Women who partake in vaginal sex may soon be able to protect themselves from both unintended pregnancies and the human immunodeficiency virus (HIV) with the use of a new kind of intravaginal ring.

Presented at the 2013 annual meeting of the American Association of Pharmaceutical Scientists (AAPS) — the world’s largest pharmaceutical sciences meeting — is the first dual-intravaginal ring (IVR). The IVR was developed for a 90-day co-delivery of tenofovir and levonorgestrel, an anti-HIV drug and a contraceptive.

The World Health Organization (WHO) says there are 35.3 million people living with HIV around the world. A person can become infected with the virus through the spread of body fluids. The disease affects specific cells of the immune system, known as CD4 cells or T cells. HIV compromises the body’s immune system and its ability to fight off infections and disease by destroying T cells, which can lead to acquired immune deficiency syndrome (AIDS) if left untreated, according to the Centers for Disease Control and Prevention. Although new cases are reported throughout all regions of the world, 95 percent of new infections occur in patients who live in low- and middle-income countries, particularly in sub-Saharan Africa.

Similarly, proportions of unintended pregnancies are substantially higher in South America and southern Africa, where there tends to be a lack of adequate resources for pregnancy prevention. Approximately 87 million unintended pregnancies occur each year, says WHO.

Researchers who developed the ring noticed that the majority of the world’s unplanned pregnancies occur in regions where there is a high prevalence of HIV rates. "We saw the urgent need to make this dual-protection intravaginal ring because a majority of the world's unintended pregnancies occur within resource-poor regions where the HIV/AIDS pandemic is most prevalent, such as sub-Saharan Africa,” Meredith Clark, Ph.D., of CONRAD, a reproductive health research organization, said in a statement.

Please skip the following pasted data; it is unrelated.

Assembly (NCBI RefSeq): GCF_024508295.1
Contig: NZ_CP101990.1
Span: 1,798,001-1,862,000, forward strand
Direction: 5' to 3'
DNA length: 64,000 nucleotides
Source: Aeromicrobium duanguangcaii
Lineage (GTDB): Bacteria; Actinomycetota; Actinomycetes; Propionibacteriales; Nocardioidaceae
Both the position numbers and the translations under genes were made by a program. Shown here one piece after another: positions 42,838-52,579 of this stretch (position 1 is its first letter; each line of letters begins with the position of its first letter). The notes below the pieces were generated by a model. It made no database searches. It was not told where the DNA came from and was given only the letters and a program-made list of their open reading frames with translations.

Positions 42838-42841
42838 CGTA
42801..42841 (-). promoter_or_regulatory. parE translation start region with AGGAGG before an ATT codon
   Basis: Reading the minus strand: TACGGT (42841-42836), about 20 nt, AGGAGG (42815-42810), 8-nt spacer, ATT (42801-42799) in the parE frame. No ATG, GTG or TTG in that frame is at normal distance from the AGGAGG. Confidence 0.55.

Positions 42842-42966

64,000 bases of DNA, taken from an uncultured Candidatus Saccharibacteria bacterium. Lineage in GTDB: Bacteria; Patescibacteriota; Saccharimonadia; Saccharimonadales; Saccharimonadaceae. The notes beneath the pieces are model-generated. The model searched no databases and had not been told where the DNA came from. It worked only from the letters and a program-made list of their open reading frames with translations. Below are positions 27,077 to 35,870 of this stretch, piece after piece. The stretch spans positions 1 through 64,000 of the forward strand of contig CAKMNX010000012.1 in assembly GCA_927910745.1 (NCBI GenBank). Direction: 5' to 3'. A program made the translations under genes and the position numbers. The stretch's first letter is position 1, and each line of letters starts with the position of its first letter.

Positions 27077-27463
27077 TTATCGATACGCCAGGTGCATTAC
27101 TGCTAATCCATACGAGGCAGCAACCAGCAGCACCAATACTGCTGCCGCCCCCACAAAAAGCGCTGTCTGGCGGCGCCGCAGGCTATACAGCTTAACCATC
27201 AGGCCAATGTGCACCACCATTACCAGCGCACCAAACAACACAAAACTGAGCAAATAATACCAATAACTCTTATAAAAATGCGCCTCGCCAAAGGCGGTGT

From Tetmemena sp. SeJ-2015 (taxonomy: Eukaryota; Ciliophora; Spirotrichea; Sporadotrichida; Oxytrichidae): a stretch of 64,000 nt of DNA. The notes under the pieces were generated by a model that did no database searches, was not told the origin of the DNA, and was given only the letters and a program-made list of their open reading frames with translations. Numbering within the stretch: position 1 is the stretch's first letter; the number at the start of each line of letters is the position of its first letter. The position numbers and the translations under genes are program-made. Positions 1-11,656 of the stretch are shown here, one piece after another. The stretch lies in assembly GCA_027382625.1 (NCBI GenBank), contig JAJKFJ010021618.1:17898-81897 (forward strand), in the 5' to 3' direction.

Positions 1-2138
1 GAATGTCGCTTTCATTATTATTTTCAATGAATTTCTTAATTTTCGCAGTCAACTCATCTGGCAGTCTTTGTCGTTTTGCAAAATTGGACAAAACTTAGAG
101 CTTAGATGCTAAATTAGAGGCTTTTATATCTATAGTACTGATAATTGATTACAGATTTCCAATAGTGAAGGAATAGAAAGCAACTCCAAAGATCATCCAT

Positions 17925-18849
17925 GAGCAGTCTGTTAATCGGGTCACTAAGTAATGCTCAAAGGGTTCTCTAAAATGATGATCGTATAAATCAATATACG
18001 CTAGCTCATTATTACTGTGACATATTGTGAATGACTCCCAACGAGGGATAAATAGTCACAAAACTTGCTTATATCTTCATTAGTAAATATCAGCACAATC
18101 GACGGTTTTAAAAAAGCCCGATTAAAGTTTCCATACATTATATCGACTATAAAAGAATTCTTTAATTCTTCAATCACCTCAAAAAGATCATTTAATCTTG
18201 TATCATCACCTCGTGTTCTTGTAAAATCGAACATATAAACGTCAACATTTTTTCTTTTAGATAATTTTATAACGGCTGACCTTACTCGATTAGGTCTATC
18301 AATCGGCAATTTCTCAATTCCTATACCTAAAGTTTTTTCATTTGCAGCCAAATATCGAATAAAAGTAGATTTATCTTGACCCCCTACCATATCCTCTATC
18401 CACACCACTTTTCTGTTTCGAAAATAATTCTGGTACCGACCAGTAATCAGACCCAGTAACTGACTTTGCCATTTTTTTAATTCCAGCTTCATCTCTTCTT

In an effort to prevent long-term HIV and pregnancy, researchers Dr. Clark and David Friend, Ph.D., in collaboration with the University of Utah created the IVR using dual-protection, or multipurpose prevention technology (MPT), to simultaneously protect women from the sexual transmission of HIV and unplanned pregnancies during vaginal sex. MPTs are considered a relatively new reproductive health technology that will have support from medical experts and be particularly useful in developing countries.

The device was designed by the team of researchers using reservoir-type polyurethane segments that were individually optimized to deliver each drug at the desired dosage, according to Medical Xpress. There will be a high flux of tenofovir and a low flux of levonorgestrel. Currently, tenofovir is the only topical prophylactic that is effective in a gel form at reducing the sexual transmission of HIV.

To test the effects of the ring, researchers performed in vitro release testing, and three-month pharmacokinetic (PK) studies in rabbits and sheep which were compared against the tenofovir gel. The PK studies revealed levels of tenofovir delivered from the IVR were similar or higher than levels seen with gel application of the anti-HIV drug. Also, the release of levonorgestrel from the IVF was found to be consistent.

At the 2012 AAPS Annual Meeting, A team of investigators led by Patrick Kiser, who is now at Northwestern University, presented research on an anti-HIV-only IVR that was developed in partnership with CONRAD. The 90-day IVR was developed for the delivery of tenofovir as a means to reduce the sexual transmission of HIV. The IVR tenofovir was tested in sheep and showed similar or higher levels of a short-lasting tenofovir vaginal gel that was proven to be clinically effective at reducing the risk of HIV infection in women.

CONRAD’S Product Development group and collaborators are currently performing studies but hope to begin phase 1 clinical trials in women early next year in order to compare the combination anti-HIV and contraceptive IVR to the anti-HIV IVR.

“We anticipate a lot of excitement for this product, as it is the first dual-protection ring to be evaluated clinically,” said Dr. Clark.

While there is no vaccine to protect against HIV and no cure for AIDS, there are still ways to preventative measures individuals can take to prevent the virus. The Mayo Clinic advises those who engage in sexual intercourse to use a new condom every time during anal or vaginal sex.

For more information on HIV prevention, click here.